On April 4, 2017, the United States Court of Appeals for the Seventh Circuit issued a groundbreaking ruling regarding LGBT rights. The court held in Hively v. Ivy Tech Community College of Indiana, No. 15-1720 (en banc) that discrimination in employment based on one’s sexual orientation is prohibited by Title VII of the Civil Rights Act of 1964.

Kimberly Hively, an openly lesbian woman, brought a Title VII sex discrimination claim against her former employer, Ivy Tech Community College, alleging that she was not promoted and her teaching contract was not renewed because she is a lesbian. Hively, employed since 2000 as an adjunct professor, unsuccessfully applied for six full-time positions between 2009 and 2014. In July 2014, the college opted not to renew her contract.

A U.S. District Court dismissed Hively’s claims, and was affirmed by a three-member panel of the Seventh Circuit. However, the en banc panel of the Seventh Circuit reversed, rejecting the lower courts’ reliance on legislative history, and instead focusing on the text of the statute and the Supreme Court’s guidance. The court focused on the evolution of Title VII protections over the last 50 years, citing the extension of Title VII protections to sexual harassment in the workplace (both opposite sex and same sex) as well as discrimination based on failure to conform to gender stereotypes. Both the majority opinion and Judge Posner’s concurrence concluded that Hively was discriminated against because she was a “subset” of women – i.e., she was a woman attracted to other women. This was enough to permit the court to determine that the discrimination directed toward Hively was based on her sex.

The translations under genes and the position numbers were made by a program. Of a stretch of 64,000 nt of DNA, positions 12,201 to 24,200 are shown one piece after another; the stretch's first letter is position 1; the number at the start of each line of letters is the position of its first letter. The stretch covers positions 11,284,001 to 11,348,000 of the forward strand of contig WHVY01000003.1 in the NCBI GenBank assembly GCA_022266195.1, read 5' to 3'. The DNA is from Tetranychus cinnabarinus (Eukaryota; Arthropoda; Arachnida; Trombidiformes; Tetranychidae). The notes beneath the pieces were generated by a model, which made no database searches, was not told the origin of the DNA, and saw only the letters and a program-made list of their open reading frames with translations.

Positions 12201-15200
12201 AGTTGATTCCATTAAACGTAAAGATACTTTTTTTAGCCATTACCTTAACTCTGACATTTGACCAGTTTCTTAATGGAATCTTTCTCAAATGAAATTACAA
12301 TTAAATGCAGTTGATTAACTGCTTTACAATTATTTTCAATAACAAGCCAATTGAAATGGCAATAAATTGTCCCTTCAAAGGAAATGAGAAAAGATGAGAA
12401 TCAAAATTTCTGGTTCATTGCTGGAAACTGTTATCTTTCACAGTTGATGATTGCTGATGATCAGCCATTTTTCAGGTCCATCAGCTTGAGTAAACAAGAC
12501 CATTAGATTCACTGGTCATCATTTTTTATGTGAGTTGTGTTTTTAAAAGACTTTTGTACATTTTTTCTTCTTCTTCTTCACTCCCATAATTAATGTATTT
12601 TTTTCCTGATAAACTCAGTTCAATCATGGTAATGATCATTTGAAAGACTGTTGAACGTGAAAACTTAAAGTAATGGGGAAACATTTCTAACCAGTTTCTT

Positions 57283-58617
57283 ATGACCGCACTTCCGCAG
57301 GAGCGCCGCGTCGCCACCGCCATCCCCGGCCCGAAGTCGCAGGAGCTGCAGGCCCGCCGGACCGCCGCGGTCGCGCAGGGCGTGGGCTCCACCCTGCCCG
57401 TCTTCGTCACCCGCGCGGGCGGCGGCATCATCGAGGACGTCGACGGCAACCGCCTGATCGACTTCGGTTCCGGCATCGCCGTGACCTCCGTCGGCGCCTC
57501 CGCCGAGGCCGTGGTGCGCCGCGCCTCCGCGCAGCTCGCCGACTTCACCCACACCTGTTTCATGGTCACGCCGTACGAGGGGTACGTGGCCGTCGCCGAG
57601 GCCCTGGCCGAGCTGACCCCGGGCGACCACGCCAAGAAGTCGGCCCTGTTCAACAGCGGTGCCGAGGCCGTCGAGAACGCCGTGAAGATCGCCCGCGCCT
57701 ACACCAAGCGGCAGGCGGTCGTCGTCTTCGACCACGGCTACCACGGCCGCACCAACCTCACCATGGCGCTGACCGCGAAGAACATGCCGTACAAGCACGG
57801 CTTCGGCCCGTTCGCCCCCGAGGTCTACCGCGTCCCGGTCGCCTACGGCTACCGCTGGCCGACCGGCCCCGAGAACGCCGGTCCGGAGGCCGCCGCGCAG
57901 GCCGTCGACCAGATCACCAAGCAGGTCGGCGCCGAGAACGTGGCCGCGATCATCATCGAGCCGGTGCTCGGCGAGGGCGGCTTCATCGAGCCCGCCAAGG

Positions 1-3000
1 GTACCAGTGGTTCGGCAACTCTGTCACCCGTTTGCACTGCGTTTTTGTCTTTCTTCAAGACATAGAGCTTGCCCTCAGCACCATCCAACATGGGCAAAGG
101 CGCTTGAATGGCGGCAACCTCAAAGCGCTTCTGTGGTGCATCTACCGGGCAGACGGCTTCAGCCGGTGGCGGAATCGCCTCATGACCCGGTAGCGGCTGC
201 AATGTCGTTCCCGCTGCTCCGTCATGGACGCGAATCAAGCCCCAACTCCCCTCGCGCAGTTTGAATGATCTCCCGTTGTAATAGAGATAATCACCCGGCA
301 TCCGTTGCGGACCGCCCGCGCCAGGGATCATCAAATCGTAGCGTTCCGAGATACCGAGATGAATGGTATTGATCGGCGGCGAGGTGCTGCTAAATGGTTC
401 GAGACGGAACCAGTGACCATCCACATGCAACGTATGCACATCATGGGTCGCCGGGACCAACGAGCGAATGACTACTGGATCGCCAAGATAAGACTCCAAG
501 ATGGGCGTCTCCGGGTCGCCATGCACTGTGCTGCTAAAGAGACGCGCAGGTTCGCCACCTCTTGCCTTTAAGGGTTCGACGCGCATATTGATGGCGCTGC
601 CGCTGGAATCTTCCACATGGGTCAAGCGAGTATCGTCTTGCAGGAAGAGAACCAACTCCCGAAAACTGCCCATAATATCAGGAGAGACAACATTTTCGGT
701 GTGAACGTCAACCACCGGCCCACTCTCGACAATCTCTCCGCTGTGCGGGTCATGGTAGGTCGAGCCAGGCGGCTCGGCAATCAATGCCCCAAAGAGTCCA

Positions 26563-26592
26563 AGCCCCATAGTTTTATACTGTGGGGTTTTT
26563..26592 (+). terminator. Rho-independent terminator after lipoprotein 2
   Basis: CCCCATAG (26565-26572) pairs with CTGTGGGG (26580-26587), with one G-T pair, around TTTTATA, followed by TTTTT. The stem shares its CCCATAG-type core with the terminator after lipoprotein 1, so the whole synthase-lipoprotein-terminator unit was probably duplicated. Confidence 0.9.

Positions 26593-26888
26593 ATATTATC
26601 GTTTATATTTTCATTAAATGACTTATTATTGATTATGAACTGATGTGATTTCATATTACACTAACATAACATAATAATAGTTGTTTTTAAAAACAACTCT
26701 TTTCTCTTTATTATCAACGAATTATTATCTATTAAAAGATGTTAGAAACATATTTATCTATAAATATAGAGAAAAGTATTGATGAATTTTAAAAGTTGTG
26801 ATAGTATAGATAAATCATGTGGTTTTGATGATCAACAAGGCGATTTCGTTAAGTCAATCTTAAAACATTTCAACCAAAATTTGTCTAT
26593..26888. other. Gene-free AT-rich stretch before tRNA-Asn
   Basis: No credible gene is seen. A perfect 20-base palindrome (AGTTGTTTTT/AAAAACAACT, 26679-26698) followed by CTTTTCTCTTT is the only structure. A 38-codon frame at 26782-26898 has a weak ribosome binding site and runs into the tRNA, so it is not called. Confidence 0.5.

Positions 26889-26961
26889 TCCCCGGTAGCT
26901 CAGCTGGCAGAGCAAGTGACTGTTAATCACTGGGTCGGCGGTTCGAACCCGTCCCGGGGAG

The Seventh Circuit is the first appellate court to hold that sexual orientation is protected under Title VII, which in turn creates a circuit split which may have to be resolved by the U.S. Supreme Court. As it stands, all states within the Seventh Circuit may no longer discriminate on the basis of sexual orientation. In Illinois, such discrimination was already prohibited by the Illinois Human Rights Act, but the Hively decision creates a new venue for litigating these issues. As a result, employers should review their policies and procedures on hiring, promotion, discipline, and retention to ensure compliance with the standard set forth by the Seventh Circuit.